Background: It was demonstrated that xanthine oxidoreductase (XOR), during ischemia, catalyzes the formation of nitric oxide (NO) from nitrite (NO2-) and this NO2- -derived NO protects the isolated perfused rat heart against the damaging effects of ischemia-reperfusion (I/R) when conventional nitric oxide synthase (NOS)-dependent NO production is impaired. Liver is one of the organs with the highest XOR concentration. This study was designed to determine whether NO2- -derived NO by XOR protects liver against I/R injury in vivo. For its minute amounts and active reactivity, NO can not be detected directly in real time in vivo by this time. We have to prove the above hypothesis indirectly.
Methods: Wistar rats were pretreated with saline, NOS inhibitor L-NAME (10 mg/kg intravenously), XOR inhibitor allopurinol (1.5 mg/kg orally), L-NAME +allopurinol and NO scavenger carboxy-PTIO (0.6 mg/kg intravenously) respectively (12 animals per group). And then, they were subjected to total liver ischemia for 40 minutes followed by reperfusion. Blood samples and liver tissues were obtained for analysis after 3 hours of reperfusion. Survival was also investigated.
Results: Allopurinol-treated animals exhibited further increased serum alanine aminotransferase(ALT) levels and liver myeloperoxidase(MPO) activities, but further decreased liver adenosine triphosphate(ATP) stores after I/R compared to saline-treated counterparts (830.5+/-108.3 U/L, 56.5+/-11.0 U/mg protein and 1.93+/-0.47 mumol/g vs. 505.8+/-184.2 U/L, 41.5+/-10.2 U/mg protein and 3.05+/-0.55 micromol/g respectively, P < 0.01, P < 0.05 and P < 0.01 respectively). The hepatocyte injury was further exacerbated and the overall survival rate was significantly decreased after I/R in animals given by allopurinol compared to those pretreated by saline (P < 0.05). L-NAME and allopurinol co-treated animals exhibited more severe liver injury (P < 0.05 and P<0.01)and a further decreased overall survival rate (P < 0.05)compared to L-NAME or allopurinol alone-treated counterparts, but they were not different from carboxy-PTIO treated animals (P > 0.05).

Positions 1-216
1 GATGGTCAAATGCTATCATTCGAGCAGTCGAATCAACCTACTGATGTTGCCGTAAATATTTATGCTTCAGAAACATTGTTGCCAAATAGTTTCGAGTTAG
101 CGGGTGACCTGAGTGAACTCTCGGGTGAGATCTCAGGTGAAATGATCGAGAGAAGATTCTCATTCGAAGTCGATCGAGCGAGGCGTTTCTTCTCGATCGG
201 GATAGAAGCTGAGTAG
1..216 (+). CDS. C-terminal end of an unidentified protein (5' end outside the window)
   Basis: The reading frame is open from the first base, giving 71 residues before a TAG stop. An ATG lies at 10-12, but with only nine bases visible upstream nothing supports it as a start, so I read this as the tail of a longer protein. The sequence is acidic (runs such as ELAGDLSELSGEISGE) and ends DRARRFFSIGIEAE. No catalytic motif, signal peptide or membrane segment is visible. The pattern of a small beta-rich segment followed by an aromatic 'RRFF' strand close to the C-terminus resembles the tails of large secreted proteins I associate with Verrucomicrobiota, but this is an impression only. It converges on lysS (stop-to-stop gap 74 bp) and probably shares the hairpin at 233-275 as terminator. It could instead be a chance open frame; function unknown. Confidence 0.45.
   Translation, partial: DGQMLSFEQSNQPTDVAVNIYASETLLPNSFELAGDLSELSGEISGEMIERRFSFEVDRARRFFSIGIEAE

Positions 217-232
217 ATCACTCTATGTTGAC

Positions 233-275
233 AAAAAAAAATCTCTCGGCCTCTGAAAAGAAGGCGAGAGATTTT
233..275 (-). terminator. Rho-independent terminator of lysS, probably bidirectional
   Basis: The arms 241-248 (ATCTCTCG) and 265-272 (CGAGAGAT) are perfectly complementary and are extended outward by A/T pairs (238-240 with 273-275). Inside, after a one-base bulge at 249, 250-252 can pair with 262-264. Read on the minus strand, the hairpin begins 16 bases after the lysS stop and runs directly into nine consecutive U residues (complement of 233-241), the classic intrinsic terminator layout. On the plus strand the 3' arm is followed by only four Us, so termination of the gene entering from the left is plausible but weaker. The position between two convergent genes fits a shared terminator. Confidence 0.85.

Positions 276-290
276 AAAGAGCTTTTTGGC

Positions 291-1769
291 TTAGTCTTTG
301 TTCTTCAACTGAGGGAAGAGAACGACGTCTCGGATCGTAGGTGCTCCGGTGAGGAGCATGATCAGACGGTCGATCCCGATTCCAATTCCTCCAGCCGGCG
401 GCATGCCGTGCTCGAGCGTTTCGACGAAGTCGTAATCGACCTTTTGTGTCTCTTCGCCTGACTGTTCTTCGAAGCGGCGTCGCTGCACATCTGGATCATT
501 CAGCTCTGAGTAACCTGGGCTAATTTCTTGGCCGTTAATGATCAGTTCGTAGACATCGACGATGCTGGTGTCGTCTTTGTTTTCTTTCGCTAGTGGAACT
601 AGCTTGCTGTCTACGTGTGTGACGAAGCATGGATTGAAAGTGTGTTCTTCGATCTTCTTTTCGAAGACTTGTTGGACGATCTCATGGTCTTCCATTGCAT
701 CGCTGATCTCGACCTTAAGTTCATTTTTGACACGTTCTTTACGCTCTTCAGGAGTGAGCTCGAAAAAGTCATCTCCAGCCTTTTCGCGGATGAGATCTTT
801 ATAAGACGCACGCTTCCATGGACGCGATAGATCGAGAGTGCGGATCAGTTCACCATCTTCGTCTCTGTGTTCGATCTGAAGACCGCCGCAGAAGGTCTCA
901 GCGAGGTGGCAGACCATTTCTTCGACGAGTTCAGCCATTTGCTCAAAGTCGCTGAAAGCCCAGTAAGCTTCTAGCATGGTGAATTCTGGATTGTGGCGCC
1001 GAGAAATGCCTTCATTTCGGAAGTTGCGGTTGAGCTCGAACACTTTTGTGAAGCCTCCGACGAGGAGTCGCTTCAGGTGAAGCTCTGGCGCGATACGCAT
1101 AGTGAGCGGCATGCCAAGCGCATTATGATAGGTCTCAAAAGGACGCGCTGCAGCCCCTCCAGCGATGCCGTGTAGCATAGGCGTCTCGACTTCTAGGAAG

Conclusion: NO2- -derived NO by XOR in the hypoxic and acidic environment induced by hepatic I/R protects the liver against I/R injury in vivo.